African Union-United Nations Hybrid Operation in Darfur Remains Focused on Key Strategic Priorities, Joint Special Representative Tells Security Council

SC/12993
14 September 2017
8050th Meeting (AM)

African Union-United Nations Hybrid Operation in Darfur Remains Focused on Key Strategic Priorities, Joint Special Representative Tells Security Council

Reconsider Sanctions Imposed in 2005, Permanent Representative Urges, while Hailing Improved Sudan-UNAMID Partnership

While moving forward with its reconfiguration efforts, the African Union-United Nations Hybrid Operation in Darfur (UNAMID) remained focused on the implementation of its key strategic priorities, including the protection of civilians, the Security Council heard today as it took up the Secretary-General’s latest report on that mission (document S/2017/776).

Jeremiah Mamabolo, Joint Special Representative for UNAMID, said other top priorities included mediation efforts between the Government of Sudan and armed movements, and support for ending intercommunal conflicts in Darfur.  Thus far, the mission had closed 11 team sites and cut military personnel strength from 15,845 to 11,395.  Police personnel strength had been reduced from 3,403 to 2,888.  The mission had also developed plans to deploy the Jebel Marra Task Force and requested land from the Government for the establishment of a temporary operating base in Golo.  The protection strategy for Jebel Marra had also been developed, while the review of civilian personnel, commensurate with the new troop ceiling and configuration, had been completed and would be reflected in the new budget submission.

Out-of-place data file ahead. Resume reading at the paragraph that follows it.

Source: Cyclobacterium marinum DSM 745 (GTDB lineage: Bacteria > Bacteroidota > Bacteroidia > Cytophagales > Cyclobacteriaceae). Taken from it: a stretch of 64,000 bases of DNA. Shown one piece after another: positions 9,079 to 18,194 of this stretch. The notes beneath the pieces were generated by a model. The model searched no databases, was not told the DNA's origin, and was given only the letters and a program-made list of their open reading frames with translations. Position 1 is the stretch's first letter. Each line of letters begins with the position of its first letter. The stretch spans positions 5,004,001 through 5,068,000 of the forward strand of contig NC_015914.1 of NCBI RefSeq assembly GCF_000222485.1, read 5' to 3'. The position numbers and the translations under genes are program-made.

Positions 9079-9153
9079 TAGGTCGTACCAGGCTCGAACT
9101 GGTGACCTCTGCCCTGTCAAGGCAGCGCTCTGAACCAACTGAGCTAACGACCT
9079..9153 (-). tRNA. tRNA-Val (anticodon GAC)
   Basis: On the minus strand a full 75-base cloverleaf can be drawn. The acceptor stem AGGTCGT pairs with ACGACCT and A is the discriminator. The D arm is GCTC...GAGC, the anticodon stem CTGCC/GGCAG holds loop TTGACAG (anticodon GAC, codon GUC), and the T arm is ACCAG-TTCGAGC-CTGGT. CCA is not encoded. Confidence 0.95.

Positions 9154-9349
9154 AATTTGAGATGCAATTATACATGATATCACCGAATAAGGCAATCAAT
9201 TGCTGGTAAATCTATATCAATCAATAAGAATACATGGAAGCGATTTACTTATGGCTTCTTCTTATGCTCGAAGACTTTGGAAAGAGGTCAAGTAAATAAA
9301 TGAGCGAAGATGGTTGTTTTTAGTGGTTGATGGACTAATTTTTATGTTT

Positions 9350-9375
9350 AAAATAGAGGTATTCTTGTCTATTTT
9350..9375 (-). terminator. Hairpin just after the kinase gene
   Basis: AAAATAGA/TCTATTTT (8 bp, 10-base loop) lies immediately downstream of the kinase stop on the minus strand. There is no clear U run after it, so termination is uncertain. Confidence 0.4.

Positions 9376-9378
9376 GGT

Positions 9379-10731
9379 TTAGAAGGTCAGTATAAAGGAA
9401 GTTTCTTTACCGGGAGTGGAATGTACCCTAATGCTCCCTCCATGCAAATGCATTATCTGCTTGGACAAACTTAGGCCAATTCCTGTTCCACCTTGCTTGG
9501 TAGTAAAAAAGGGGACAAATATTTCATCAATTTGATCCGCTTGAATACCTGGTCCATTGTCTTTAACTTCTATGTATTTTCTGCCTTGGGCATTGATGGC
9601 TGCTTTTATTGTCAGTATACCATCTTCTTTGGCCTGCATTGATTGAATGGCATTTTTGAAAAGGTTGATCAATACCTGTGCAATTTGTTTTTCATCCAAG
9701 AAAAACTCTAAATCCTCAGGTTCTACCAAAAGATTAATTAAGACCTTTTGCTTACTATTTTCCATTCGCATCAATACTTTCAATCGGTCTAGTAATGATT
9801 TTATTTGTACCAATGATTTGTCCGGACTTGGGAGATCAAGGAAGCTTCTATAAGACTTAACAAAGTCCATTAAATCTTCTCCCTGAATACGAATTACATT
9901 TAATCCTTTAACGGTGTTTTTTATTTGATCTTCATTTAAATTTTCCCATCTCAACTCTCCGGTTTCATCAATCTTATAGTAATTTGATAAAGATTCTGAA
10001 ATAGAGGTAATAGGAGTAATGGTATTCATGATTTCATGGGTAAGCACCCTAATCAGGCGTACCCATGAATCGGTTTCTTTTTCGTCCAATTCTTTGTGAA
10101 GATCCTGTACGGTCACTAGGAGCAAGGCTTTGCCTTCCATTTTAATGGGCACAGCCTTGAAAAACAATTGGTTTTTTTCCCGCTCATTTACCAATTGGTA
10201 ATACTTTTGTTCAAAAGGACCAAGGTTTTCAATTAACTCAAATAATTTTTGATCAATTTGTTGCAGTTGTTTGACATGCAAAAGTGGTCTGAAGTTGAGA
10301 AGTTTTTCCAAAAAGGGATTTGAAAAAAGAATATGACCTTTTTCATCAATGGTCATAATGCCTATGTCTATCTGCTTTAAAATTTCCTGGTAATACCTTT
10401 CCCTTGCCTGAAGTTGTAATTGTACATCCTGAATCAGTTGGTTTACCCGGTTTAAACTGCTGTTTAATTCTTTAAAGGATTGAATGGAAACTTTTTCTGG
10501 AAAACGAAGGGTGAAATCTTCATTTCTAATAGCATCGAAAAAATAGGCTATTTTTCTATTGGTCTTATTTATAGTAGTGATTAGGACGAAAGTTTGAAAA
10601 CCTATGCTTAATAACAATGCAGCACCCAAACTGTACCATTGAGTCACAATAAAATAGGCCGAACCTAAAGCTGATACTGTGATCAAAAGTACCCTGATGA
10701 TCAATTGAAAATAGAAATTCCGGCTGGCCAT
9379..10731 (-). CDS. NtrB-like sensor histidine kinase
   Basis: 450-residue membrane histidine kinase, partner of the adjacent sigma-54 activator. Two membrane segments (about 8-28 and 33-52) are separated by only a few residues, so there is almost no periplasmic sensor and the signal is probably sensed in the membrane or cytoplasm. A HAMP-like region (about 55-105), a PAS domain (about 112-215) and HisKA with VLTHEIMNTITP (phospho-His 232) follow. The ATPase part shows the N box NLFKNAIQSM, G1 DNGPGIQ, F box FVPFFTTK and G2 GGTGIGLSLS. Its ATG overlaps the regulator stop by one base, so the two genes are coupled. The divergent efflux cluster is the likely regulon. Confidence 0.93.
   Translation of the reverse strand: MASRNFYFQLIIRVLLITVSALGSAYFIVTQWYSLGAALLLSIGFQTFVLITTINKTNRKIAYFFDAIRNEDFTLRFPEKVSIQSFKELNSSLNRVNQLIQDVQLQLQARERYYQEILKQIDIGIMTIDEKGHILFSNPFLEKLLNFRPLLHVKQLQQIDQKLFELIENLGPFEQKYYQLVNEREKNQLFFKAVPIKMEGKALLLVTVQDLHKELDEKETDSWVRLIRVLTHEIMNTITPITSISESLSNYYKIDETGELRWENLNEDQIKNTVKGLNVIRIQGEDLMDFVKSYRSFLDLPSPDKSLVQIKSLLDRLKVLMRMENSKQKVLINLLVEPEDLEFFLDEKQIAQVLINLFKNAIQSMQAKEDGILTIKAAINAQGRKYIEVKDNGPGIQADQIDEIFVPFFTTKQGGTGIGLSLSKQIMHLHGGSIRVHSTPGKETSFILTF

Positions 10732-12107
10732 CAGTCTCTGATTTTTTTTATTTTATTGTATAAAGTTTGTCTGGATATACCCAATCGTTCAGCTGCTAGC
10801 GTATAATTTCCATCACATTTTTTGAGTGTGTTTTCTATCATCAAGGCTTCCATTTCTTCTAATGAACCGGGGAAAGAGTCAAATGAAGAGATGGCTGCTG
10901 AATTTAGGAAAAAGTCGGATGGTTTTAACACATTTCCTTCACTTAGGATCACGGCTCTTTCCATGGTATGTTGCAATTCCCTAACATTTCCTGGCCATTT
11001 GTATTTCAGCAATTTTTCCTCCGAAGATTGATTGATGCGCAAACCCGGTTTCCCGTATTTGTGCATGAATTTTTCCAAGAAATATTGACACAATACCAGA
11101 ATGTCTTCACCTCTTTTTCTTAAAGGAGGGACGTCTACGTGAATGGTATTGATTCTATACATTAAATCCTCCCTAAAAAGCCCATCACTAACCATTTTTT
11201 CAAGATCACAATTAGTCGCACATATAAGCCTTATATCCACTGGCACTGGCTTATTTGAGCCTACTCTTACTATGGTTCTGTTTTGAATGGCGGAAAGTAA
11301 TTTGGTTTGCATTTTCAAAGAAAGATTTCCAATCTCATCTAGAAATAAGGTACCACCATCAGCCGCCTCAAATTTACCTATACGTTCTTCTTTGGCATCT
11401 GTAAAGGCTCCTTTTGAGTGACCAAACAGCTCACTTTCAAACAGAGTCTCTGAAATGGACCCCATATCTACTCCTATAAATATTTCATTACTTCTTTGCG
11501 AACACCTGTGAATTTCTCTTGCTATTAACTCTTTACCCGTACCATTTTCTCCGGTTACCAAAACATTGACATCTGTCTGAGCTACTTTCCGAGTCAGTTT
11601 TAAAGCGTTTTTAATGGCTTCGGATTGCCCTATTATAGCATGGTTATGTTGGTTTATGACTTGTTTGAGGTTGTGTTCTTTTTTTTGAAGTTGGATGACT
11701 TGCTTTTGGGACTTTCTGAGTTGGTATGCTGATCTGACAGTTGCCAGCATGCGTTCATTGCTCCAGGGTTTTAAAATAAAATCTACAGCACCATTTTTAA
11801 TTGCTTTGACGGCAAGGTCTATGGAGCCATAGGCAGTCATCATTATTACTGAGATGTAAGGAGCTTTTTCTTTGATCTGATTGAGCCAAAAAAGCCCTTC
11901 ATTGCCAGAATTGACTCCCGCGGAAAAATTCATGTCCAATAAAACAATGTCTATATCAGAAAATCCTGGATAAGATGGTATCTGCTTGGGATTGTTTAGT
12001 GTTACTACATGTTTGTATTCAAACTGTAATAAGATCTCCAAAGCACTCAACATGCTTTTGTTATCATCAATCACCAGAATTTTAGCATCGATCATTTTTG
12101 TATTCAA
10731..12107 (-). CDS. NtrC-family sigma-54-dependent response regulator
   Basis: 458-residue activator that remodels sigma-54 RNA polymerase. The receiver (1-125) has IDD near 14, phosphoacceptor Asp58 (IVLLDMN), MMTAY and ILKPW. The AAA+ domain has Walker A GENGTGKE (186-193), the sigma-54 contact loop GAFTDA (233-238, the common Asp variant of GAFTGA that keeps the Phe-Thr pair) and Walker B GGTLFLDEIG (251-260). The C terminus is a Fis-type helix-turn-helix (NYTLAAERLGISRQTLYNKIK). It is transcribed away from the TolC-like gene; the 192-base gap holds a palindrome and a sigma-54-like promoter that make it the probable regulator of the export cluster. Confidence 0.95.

Regarding the broader situation in Darfur, he said the region was largely calm after brief clashes in the states of East Darfur and North Darfur in May and June, between Government forces and the Sudan Liberation Army-Minni Minawi.  The clashes were a reminder of the need for all parties to commit to the cessation of hostilities, and for further steps towards a permanent and lasting peace, he said.  With the exception of violent clashes between the Rezeigat and the Ma’alia in East Darfur, which had resulted in significant hostilities, there had been fewer intercommunal incidents, due partly to intervention by the native administration, community leaders and local committees.  However, violence against civilians, banditry and criminal activities continued, albeit on a smaller scale, with most incidents targeting internally displaced persons, farmers and women.